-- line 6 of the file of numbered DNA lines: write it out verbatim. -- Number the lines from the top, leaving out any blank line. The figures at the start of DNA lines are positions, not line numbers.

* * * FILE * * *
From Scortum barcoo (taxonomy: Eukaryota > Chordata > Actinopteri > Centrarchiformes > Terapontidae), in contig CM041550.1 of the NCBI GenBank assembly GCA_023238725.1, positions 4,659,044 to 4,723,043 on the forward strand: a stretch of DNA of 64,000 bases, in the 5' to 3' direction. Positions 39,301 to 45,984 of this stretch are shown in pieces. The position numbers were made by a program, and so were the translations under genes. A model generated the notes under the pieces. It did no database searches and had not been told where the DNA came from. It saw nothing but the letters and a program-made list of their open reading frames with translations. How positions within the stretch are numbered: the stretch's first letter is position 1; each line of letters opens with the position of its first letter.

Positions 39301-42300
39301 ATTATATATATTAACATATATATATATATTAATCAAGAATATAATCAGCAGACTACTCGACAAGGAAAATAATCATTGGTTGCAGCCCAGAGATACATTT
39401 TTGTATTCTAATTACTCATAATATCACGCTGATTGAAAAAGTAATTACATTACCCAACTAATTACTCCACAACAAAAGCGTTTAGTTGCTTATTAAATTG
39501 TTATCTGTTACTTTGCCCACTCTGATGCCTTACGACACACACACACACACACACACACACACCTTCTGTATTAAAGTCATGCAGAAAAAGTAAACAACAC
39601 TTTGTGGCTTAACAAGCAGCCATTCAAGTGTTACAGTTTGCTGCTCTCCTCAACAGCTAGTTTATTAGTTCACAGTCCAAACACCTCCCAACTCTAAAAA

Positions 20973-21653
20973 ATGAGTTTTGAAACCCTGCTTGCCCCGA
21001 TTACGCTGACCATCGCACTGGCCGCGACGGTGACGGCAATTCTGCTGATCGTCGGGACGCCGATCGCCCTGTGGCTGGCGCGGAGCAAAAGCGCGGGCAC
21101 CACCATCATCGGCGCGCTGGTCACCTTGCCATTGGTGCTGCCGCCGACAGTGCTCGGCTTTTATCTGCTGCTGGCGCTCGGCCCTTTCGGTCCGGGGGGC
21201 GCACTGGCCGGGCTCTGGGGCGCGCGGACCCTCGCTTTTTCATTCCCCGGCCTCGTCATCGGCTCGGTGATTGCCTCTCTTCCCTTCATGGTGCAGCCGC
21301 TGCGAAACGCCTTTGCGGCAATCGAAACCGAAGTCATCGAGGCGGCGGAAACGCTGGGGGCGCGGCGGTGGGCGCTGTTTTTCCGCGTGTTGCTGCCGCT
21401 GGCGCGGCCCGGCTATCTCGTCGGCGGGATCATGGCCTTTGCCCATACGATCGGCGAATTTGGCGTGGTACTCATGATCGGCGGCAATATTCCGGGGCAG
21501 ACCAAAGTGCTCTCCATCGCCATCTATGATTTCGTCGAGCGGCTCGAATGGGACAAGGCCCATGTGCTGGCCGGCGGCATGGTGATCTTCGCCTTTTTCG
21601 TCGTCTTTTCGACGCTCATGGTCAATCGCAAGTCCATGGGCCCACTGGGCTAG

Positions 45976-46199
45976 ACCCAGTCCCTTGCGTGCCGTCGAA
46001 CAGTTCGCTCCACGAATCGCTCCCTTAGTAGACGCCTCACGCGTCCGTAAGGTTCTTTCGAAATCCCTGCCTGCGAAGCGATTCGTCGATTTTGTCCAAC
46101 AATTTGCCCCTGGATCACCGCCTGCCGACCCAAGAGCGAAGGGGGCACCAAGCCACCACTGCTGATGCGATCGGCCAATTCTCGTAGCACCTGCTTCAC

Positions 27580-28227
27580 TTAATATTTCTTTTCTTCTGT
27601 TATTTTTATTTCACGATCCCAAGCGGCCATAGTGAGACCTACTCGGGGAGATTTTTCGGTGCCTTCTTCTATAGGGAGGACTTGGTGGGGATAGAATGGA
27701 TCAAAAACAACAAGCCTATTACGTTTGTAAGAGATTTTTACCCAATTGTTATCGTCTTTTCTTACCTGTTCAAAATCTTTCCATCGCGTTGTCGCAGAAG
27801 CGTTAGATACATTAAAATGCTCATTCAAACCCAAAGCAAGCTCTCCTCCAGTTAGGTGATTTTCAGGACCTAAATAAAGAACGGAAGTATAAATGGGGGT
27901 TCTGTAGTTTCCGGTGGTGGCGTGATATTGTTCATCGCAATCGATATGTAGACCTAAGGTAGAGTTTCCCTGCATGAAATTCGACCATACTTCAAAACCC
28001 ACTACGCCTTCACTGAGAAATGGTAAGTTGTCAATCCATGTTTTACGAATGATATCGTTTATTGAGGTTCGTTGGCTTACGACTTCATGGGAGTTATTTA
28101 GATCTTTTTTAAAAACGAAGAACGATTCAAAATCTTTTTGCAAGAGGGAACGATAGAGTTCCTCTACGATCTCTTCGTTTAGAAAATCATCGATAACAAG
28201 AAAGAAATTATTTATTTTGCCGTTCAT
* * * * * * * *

39601 TTTGTGGCTTAACAAGCAGCCATTCAAGTGTTACAGTTTGCTGCTCTCCTCAACAGCTAGTTTATTAGTTCACAGTCCAAACACCTCCCAACTCTAAAAA